Who Said If You Want Peace, Prepare for War?

This Roman idea is still in many minds today.

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The original Latin of the expression "if you want peace, prepare for war" comes from Epitoma Rei Militaris, by the Roman general Vegetius (whose full name was Publius Flavius Vegetius Renatus). The Latin is: "Igitur qui desiderat pacem, praeparet bellum."

Before the fall of the Roman Empire, the quality of its army had begun to deteriorate, according to Vegetius.  The decay of the army, according to Vegetius, came from within the army itself. His theory was that the army grew weak from being idle during a long time of peace, and stopped wearing its protective armor. This made them vulnerable to enemy weapons and to the temptation to flee from battle.

The quote has been interpreted to mean that the time to prepare for war is not when war is imminent, but rather when times are peaceful. Likewise, a strong peacetime army could signal to would-be invaders or attackers that the battle may not be worth it. 

Vegetius' Role in Military Strategy

Because it was written by a Roman military expert, Vegetius' Epitoma rei militaris is considered by many to be the foremost military treatise in Western civilization. Despite having little military experience of his own, Vegetius' writings were highly influential on European military tactics, particularly after the Middle Ages.

Vegetius was what was known as a patrician in Roman society, meaning he was an aristocrat. Also known as the  Rei militaris instituta, Vegetius wrote Epitoma rei militaris sometime between 384 and 389 C.E. He sought a return to the Roman military system of legion formation, which was highly organized and depended on a disciplined infantry.

His writings had little influence on the military leaders of his own day, but there was a particular interest in Vegetius' work later, in Europe. According to Encyclopedia Britannica, since he was the first Christian Roman to write about military affairs, Vegetius' work was, for centuries, considered the "military bible of Europe." It's said that George Washington had a copy of this treatise.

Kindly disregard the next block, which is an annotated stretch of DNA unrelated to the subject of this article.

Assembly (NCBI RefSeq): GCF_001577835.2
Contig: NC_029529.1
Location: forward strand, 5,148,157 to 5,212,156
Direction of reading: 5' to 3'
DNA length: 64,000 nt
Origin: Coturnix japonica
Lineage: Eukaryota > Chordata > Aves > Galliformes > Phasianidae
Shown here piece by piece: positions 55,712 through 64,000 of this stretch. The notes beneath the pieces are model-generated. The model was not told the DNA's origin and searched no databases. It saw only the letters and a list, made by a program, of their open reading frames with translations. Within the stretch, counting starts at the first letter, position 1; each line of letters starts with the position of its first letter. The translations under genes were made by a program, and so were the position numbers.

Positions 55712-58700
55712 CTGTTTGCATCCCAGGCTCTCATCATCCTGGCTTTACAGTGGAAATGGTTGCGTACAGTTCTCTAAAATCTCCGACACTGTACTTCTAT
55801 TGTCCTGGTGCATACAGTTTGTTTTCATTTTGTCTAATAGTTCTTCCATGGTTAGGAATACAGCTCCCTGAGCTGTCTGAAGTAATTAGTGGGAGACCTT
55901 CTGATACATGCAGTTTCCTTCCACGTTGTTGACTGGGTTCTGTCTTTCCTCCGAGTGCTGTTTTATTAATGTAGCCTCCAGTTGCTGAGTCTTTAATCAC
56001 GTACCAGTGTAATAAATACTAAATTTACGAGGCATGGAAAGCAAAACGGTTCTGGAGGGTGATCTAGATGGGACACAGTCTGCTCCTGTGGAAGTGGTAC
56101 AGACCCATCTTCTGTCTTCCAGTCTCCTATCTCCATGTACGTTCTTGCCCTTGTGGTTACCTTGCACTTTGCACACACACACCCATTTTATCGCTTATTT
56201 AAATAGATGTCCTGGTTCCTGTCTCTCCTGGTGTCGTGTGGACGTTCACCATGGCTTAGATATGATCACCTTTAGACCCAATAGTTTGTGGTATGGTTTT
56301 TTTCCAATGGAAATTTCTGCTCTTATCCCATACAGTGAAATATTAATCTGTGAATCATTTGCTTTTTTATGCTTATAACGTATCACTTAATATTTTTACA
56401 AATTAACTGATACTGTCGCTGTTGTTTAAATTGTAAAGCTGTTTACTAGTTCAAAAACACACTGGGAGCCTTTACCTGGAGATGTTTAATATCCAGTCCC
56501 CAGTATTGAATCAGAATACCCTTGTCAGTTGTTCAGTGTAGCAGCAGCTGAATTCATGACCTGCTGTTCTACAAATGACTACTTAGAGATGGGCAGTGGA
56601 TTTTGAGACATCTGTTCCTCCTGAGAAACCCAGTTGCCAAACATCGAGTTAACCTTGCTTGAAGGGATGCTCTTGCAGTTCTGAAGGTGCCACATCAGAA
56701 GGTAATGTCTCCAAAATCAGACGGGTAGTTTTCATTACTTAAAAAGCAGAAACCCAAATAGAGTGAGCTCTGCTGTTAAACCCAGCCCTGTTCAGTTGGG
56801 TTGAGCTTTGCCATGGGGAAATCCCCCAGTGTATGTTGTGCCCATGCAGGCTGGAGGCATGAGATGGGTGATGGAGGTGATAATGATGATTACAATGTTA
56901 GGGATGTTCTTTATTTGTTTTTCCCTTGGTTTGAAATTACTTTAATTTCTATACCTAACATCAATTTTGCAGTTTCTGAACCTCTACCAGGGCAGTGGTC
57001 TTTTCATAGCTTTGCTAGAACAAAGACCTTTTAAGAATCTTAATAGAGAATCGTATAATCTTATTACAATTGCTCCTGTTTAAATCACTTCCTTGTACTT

Peace Through Strength

Many military thinkers have modified Vegetius's ideas for a different time. Most modified the idea to the shorter expression "peace through strength."

Roman Emperor Hadrian (AD The Roman Emperor Hadrian (76–138 C.E) is probably the first to use the expression. He is quoted as saying "peace through strength or, failing that, peace through threat."

In the United States, Theodore Roosevelt coined the phrase "speak softly, but carry a big stick."

Later, Bernard Baruch, who advised Franklin D. Roosevelt during World War II, wrote a book about a defense plan entitled "Peace Through Strength.

The phrase was publicized widely during the 1964 Republican Presidential campaign. It was used again during the 1970's to support the construction of the MX missile.

Ronald Reagan brought Peace Through Strength back into the limelight in 1980, accusing President Carter of weakness on the international stage. Said Reagan: "We know that peace is the condition under which mankind was meant to flourish. Yet peace does not exist of its own will. It depends on us, on our courage to build it and guard it and pass it on to future generations."